There are two types of electric drive systems for electric-assist bicycles: hub motors or mid-motors. As the name implies, hub motors place the electric motor in the front or rear wheel hub to help you move the bicycle down the road. A mid-motor puts an electric motor and gears right on the pedal shaft and boosts your pedal power directly, transmitting it through a chain or belt to the rear wheel.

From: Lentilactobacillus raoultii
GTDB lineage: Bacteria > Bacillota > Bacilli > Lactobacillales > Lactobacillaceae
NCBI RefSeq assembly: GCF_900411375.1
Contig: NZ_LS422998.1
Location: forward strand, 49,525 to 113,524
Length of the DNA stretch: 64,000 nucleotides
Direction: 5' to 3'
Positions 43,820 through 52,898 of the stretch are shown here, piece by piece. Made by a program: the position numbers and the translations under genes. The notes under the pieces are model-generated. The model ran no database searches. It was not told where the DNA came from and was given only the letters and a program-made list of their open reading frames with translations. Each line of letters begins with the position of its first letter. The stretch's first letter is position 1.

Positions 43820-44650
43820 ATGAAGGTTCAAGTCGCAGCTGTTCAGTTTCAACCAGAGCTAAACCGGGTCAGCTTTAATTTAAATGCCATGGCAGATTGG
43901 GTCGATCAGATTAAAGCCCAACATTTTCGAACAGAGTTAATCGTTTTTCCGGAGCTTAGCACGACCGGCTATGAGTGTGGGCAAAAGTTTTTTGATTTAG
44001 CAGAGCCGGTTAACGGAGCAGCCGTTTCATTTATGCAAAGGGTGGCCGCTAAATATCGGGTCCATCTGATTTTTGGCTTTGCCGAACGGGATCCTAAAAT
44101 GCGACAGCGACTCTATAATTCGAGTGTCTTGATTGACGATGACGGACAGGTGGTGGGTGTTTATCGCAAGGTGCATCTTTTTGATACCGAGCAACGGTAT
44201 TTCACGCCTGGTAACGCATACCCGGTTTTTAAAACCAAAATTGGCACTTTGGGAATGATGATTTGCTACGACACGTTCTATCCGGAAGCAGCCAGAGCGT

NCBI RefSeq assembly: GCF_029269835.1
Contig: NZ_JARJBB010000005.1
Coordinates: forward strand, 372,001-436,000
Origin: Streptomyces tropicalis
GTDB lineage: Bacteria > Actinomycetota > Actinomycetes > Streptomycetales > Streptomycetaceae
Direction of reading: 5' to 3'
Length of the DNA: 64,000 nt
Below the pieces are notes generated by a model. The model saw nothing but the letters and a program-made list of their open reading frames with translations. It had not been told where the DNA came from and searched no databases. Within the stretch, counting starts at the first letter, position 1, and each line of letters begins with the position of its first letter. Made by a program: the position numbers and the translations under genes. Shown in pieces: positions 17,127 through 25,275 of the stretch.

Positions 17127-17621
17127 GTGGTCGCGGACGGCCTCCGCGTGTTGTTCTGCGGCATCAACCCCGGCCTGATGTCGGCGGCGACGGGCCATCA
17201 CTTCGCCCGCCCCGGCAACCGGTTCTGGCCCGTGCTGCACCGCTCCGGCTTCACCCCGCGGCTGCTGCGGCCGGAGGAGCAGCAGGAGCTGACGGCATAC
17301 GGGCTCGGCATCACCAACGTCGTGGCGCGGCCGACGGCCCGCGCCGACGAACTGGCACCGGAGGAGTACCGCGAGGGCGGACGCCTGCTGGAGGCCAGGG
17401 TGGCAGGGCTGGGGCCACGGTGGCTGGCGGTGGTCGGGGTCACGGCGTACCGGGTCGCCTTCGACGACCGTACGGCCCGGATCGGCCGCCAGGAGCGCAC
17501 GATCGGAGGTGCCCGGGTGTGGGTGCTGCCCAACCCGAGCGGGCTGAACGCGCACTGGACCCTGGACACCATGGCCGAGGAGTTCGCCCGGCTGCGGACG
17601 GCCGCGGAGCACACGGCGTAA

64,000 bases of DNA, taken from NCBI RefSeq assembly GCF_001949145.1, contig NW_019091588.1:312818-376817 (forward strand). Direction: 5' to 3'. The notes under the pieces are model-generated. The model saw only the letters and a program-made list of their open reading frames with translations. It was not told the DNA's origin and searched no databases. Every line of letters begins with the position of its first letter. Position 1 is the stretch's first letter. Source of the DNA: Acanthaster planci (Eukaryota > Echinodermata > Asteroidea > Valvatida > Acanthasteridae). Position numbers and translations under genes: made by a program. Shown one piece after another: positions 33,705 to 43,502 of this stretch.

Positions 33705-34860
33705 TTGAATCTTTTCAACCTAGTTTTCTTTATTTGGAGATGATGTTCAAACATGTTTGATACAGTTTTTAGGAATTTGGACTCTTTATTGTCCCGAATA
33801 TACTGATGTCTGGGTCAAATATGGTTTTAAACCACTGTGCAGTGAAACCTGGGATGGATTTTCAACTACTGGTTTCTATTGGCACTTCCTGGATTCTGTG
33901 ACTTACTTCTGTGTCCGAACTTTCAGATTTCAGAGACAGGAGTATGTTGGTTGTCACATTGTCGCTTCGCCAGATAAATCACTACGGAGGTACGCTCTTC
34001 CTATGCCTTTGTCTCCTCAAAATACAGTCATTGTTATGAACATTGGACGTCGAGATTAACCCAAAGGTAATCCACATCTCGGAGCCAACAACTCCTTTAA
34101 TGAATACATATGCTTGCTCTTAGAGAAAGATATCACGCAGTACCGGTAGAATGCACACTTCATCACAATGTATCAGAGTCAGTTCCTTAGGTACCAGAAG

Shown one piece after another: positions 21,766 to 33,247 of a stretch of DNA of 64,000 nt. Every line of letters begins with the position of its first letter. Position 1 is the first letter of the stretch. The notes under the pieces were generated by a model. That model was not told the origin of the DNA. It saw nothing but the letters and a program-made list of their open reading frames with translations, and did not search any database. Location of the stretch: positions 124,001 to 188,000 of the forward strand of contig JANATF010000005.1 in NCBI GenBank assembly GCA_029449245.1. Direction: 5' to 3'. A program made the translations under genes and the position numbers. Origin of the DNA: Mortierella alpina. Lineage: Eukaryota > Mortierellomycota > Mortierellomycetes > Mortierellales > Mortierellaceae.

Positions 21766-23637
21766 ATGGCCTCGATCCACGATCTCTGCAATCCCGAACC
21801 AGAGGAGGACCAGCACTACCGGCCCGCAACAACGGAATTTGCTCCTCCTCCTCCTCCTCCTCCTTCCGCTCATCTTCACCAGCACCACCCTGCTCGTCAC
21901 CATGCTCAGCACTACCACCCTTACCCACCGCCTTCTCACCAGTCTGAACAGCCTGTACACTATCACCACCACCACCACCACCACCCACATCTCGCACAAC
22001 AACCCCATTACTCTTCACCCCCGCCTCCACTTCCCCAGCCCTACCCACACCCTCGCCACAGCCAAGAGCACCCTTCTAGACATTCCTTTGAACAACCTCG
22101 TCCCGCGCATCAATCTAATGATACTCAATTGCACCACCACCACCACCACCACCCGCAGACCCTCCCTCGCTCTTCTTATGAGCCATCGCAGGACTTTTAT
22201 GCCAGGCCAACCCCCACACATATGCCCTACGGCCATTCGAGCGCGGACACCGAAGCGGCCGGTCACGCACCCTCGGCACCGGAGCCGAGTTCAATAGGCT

Early electric bicycles from 2000 or so mainly used hub motors on the front or rear wheel. Many of these came from Taiwanese or Chinese suppliers. Some were direct-drive hubs; others were geared hubs which often used injected-moulded-and-not-particularly-shock-resistant plastic gears. The quality varied, but, with their hand-wound stators and somewhat lacklustre engineering, most didn’t—to be kind—meet high-reliability standards. If those early eBikes weren’t the hallmark of reliability, most bicycle shops—who were new to electric vehicles as well—were also struggling to deal with the new technical challenges. As you can imagine, this didn’t always make for happy customers.

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